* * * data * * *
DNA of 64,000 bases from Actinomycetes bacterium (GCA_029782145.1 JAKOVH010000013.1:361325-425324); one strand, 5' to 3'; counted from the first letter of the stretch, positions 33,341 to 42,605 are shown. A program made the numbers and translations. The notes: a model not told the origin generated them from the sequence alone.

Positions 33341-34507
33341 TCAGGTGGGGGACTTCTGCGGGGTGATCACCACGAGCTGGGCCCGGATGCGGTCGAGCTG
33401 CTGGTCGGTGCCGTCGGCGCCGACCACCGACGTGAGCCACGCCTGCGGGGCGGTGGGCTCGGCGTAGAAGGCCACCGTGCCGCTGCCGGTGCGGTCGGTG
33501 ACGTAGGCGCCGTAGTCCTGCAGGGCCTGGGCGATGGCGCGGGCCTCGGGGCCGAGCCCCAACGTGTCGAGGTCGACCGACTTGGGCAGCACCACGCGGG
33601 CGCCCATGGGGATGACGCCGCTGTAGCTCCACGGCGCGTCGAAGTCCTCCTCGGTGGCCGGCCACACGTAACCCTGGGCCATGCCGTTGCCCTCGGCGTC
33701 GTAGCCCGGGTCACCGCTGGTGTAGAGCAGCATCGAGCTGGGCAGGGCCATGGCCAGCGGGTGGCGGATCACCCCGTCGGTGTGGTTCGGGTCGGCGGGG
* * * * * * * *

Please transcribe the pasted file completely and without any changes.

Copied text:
DNA of 64,000 bases from Actinomycetes bacterium (GCA_029782145.1 JAKOVH010000013.1:361325-425324); one strand, 5' to 3'; counted from the first letter of the stretch, positions 33,341 to 42,605 are shown. A program made the numbers and translations. The notes: a model not told the origin generated them from the sequence alone.

Positions 33341-34507
33341 TCAGGTGGGGGACTTCTGCGGGGTGATCACCACGAGCTGGGCCCGGATGCGGTCGAGCTG
33401 CTGGTCGGTGCCGTCGGCGCCGACCACCGACGTGAGCCACGCCTGCGGGGCGGTGGGCTCGGCGTAGAAGGCCACCGTGCCGCTGCCGGTGCGGTCGGTG
33501 ACGTAGGCGCCGTAGTCCTGCAGGGCCTGGGCGATGGCGCGGGCCTCGGGGCCGAGCCCCAACGTGTCGAGGTCGACCGACTTGGGCAGCACCACGCGGG
33601 CGCCCATGGGGATGACGCCGCTGTAGCTCCACGGCGCGTCGAAGTCCTCCTCGGTGGCCGGCCACACGTAACCCTGGGCCATGCCGTTGCCCTCGGCGTC
33701 GTAGCCCGGGTCACCGCTGGTGTAGAGCAGCATCGAGCTGGGCAGGGCCATGGCCAGCGGGTGGCGGATCACCCCGTCGGTGTGGTTCGGGTCGGCGGGG